Those are just externals, we would all say. But external realities impact how we think and feel about many things. What does it mean to “love your neighbor” when your whole life is lived in a small village where everybody knows everybody else? And what does it mean to “love your neighbor” when you don’t know the first names of ninety percent of the people who live within five miles of you? Are any of us certain that we even know what Jesus meant by “love”? We talk about love all the time, but do we mean pleasing other people, or enabling other people, or being nice to everybody in need? Trying to match how Jesus behaved, what He cared about, and how He made His decisions with what we think “love” means is unnerving, to say the least. And if you really think it would be a good idea for everybody to love everybody, what happens when you go from a world of fifty million people to a world of nearly seven and half billion people? Much of our standard, knee-jerk reactions to good morals and a loving life are complete gibberish today, and lots of people don’t even realize it. The ancient world did not like homosexuality because it was not helping to populate the world. We are still giving tax breaks and lots of benefits to people for having children. Instead, we should be giving huge tax breaks and bonuses to every gay person we can find.

         Despite all the differences between 30 a.d. and 2016 a.d., there are endless similarities that cut deeper than we might at first imagine. We still cry when our loved ones are suffering. It still changes our world when we fall in love. If we cannot find a purpose to live for, we get depressed. If we nourish any kind of hatred deep within us, it eventually poisons everything we think or do. If we are not the children of light, we become more and more the children of darkness. Many of the principles and dynamics of life transcend all time and space, and they find recognizable expression in whatever time we live in.

         Recently I was in a Disciple Band that was studying a passage about Jesus casting out demons. For just a little while, we were acting like “demons” were a reality in the ancient world but had no relevance to us in our time. We believe in germs – not demons. We have things figured out well enough to know that there are no such things as demons. That was how we were thinking until one of us was bold enough to inquire: Have none of us ever dealt with any demons?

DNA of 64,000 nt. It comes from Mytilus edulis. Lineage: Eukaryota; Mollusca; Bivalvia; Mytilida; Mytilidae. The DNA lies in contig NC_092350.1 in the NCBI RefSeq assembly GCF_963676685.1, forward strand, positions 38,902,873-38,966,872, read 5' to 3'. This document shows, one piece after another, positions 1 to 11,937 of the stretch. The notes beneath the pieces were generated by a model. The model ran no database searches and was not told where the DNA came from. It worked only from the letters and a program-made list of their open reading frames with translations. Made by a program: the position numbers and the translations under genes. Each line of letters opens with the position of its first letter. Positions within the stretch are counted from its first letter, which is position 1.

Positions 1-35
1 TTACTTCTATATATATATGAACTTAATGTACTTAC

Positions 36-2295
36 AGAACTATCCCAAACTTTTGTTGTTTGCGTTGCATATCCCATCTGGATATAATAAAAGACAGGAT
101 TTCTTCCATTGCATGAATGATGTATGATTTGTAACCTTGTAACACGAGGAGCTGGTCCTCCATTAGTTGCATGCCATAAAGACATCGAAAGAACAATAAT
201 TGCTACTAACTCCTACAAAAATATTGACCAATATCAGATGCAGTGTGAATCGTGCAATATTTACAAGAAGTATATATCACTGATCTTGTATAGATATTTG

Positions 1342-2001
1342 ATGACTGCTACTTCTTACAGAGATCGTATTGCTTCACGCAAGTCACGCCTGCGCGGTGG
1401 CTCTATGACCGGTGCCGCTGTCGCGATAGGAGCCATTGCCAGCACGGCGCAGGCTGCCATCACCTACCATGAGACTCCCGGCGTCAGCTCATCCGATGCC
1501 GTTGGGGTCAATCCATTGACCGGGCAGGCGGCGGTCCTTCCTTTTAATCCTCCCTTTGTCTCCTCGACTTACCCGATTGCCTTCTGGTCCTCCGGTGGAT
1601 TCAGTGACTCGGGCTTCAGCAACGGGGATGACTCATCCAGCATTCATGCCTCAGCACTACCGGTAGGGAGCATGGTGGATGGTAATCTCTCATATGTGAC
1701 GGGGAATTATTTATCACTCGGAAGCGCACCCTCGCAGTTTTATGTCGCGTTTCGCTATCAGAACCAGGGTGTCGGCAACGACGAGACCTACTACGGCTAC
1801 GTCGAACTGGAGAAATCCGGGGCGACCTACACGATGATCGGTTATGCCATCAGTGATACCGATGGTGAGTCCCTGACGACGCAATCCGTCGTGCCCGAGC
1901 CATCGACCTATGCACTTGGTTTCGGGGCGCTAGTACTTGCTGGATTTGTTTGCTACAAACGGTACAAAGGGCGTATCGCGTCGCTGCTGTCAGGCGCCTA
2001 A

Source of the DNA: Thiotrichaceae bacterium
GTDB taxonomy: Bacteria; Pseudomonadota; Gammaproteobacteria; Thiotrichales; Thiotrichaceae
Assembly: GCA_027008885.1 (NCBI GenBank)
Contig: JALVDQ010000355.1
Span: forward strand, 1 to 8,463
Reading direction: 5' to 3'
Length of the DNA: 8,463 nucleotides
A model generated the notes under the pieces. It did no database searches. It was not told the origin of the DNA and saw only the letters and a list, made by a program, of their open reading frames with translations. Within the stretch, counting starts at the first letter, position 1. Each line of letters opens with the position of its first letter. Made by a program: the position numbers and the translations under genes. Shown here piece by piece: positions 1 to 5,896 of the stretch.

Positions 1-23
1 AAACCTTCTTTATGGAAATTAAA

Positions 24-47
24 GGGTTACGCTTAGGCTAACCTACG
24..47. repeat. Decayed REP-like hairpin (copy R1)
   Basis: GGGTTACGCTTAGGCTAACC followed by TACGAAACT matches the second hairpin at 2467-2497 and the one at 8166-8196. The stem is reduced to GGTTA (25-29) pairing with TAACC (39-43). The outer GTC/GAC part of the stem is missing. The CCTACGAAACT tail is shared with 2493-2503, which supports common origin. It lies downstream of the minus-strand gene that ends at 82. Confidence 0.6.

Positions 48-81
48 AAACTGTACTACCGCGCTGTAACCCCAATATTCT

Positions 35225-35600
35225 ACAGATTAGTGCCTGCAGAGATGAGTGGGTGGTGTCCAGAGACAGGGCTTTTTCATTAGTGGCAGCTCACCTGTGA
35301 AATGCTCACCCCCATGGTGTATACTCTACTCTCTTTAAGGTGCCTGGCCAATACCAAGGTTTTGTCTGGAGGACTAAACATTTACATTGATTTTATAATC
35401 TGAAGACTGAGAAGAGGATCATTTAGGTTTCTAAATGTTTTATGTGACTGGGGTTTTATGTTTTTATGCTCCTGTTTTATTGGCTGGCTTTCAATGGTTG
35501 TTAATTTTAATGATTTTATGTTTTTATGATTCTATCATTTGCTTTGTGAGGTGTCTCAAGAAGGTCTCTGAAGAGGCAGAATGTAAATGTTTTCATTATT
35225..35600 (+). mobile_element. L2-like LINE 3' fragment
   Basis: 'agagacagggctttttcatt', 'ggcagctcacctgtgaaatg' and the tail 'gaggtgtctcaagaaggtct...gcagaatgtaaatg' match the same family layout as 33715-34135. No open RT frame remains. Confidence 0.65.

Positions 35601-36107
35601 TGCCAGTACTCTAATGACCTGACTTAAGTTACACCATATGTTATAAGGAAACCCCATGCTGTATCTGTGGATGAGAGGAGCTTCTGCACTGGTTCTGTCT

Suddenly we were deep into the passage. Of course, we do not think of demons in precisely the same way that people did in Jesus’ time. But do we live in a world without demons? I am an alcoholic. You think I have never wrestled with any demons? My daughter is bipolar. Can you imagine that she has never wrestled with any demons? Mariana has been a faithful wife to me for almost sixty years. Do you think she has never wrestled with any demons? Keeping love-bonds strong, learning authentic forgiveness, loving others as much as you love yourself – do you think that is just doing what comes naturally and automatically? We all have friends who have lost their jobs; friends who wrestle with depression; friends who have faced serious illnesses. But we live in a world without demons? Most of my friends say that the demons are far worse than the disease. The demons try to steal our courage and our confidence and our resourcefulness so that we will not be able to deal with our real problems.

         The real truth is that the demons plague us just as much as they ever have. They try to wreck our lives, and they never go away for good and for all. They often come on acting like they are a great blessing, and then cheat and lie and pull the wool over our eyes – just like they always have from the beginning of time. I have never met a person in my entire life who did not struggle with their demons. And yes, Jesus can still cast out our demons. But in our modern pride and superiority, we often forget to ask Him to do that for us.

         “There is now no condemnation for those who are united with Christ Jesus. In Christ Jesus, the life-giving law of the Spirit has set you free from the law of sin and death.”

         No condemnation? Can I even imagine living in a world where there is no condemnation? Can you imagine living in a world where there is no condemnation? What would I give – what would it be worth to me – to be able to live the rest of my life, in this world and the next, without any more condemnation? Can I even imagine such a thing? Can you?

         To be sure, we do not carry the marks of our condemnation out in the open – not if we can help it. That would only bring more condemnation down upon us. So we learn to hide it, shield it, pretend it never happened and is not there. But the memories do not go very far away. And it does not take much to make us uncomfortable or defensive. It does not take much to make us feel inadequate, unacceptable, unwelcome. Often we get angry when we feel the condemnation. Sometimes we do not even realize until later that some of the anger is at least partially because we agree with the condemnation and do not know what to do about it. I know grown men and women who do not come to church because they are shy. They would have to mingle with people they do not yet know, and they are not sure how well they would be accepted.